When an embassy from the “king” 国王 of Ryukyu visited Tokyo in 1873 to pay respects to the Meiji Emperor 明治天皇 following the fall of the Tokugawa shogunate + of the associated system of lords, the envoys were instructed that their ruler was now to be no longer regarded as a 国王 (king of a country, of a kingdom), but rather as a 藩王 (domain king?), a title no one else ever held before, or since. Just a few years later, that “domain king” was deposed entirely – he was stripped of his domain 藩 / former kingdom which was now designated a prefecture 県 of Japan, and was forced to relocate to Tokyo, taking the title Marquis 侯爵. “Meanwhile,” so to speak, roughly 20 years later, over in Korea, desperate to assert power, legitimacy, and sovereignty, to earn the respect of his neighbors, and to attempt to maintain his country’s independence, the King of Joseon (i.e. Korea) 朝鮮国王 declared himself no longer a “king” but now an “emperor” 帝. He was ultimately not successful: Korea was absorbed by the Empire of Japan only about 13 years later; but for that brief time, an “empire” – the Great Korean Empire 大韓帝国 (K: Daehan Jeguk) – ruled by an “emperor” 帝 was the dominant polity in Korea.

Korean Empire officials in Western-style military dress, in front of a traditional-style building with modern fixtures, 1909. Photo from gallery labels, National Palace Museum of Korea. Photo of the gallery label my own.

In recent years, some scholars of Okinawan history have begun to suggest that we call Ryukyu not a “kingdom,” but an “empire,” pointing out the ways in which the royal court at Shuri, that is to say the kingdom or polity centered on Okinawa Island, expanded its influence into the other islands of the Ryukyu archipelago, imposing its rule over the Amamis, Miyakos, and Yaeyamas by force, creating an “empire.” Of course, there is some merit to such suggestions, as they help throw into relief the fact that there was not a singular Ryukyuan identity, that residents of these various other islands considered themselves invaded, conquered, or otherwise subordinated or subjugated by Shuri; and, indeed, there was an unequal hierarchical relationship imposed upon them by forcible invasion, and they were obligated to pay heavy taxes or tribute, in a “tributary” relationship not entirely unlike other center-periphery / superior-inferior / lord-vassal relationships elsewhere in the region and elsewhere in the world. Including Ryukyu within our more global conversations about how empires function, how to characterize them, etc., has some merit. But, can we have an empire without an emperor? And if the ruler at Shuri is to be called an “emperor,” then what does that make his relationship with the rulers of China, Korea, and Japan? The problem is even more stark when we talk about it in Japanese; some scholars have discussed this revisionist interpretation by introducing a newly-invented term, “Ryukyu Empire” 琉球帝国. But can we have a 帝国 with no 帝? When not only scholarly conventions but also the whole of the corpus of historical documents refer to the Ryukyuan rulers as 王 or 国王 and not 帝, and their country as 国 or 王国 and never ever as 帝国?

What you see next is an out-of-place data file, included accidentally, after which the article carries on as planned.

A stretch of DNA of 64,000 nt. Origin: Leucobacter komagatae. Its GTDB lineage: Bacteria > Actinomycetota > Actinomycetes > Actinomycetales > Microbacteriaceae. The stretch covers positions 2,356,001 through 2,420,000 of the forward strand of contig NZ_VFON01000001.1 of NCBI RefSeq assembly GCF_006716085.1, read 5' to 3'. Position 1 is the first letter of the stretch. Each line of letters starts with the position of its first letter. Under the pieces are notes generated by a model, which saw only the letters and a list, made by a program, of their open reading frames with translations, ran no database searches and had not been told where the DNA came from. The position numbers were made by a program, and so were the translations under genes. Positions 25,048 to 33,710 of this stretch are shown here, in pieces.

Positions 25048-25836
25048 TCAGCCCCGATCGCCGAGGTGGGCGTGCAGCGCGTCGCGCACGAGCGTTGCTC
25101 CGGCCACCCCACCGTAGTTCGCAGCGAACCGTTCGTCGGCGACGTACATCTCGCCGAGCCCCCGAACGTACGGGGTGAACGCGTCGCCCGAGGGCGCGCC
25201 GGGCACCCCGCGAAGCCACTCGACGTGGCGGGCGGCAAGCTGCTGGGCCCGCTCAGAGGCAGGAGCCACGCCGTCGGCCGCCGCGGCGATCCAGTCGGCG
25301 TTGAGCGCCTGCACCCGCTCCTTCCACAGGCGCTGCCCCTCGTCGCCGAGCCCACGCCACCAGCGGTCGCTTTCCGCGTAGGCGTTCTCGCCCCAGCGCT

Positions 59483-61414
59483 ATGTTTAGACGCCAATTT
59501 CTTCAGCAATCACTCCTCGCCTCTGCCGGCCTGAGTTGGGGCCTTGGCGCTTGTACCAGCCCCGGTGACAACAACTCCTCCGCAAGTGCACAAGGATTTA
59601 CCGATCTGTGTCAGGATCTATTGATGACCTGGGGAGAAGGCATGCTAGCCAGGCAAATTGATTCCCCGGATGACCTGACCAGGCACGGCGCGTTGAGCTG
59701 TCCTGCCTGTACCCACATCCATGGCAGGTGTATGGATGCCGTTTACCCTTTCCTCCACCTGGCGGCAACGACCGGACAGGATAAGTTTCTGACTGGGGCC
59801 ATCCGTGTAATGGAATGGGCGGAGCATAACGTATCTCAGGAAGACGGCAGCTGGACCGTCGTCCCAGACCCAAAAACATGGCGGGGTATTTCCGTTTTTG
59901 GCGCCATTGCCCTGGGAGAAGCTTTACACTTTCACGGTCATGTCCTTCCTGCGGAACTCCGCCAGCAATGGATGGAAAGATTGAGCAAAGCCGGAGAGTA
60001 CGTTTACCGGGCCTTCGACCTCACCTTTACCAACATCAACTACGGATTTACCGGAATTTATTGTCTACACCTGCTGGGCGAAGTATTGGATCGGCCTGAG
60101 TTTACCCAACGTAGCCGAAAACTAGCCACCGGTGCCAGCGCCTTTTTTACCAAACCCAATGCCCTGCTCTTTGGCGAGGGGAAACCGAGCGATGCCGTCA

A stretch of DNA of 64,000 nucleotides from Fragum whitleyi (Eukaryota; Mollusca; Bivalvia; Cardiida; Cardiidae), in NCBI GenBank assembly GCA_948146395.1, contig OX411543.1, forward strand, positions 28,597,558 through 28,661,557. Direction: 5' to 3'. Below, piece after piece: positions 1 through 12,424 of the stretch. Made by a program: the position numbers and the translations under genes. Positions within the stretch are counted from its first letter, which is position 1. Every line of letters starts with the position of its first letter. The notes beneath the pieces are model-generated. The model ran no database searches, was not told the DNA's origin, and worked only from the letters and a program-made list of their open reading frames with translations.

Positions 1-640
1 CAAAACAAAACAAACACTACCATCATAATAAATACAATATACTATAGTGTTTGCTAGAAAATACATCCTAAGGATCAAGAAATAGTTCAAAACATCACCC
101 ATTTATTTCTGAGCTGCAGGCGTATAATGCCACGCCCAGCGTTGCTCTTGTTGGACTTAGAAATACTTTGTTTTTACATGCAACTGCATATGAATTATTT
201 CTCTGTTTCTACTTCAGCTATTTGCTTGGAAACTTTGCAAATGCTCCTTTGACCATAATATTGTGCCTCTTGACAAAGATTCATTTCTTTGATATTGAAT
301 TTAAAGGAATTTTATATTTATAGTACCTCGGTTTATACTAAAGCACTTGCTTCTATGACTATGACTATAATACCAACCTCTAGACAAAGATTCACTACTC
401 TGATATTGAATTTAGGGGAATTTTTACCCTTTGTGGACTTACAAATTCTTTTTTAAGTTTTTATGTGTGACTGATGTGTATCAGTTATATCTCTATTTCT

Terms such as 王, 帝, and 天皇 have extremely long histories and complex meanings in the history of East Asian political culture, and it is important to remember that translating them to “king” and “emperor” in English is an arbitrary convention and not directly indicative of their actual meanings in context. Indeed, some scholars have argued fairly extensively that the term “emperor” is problematic, for reasons beginning with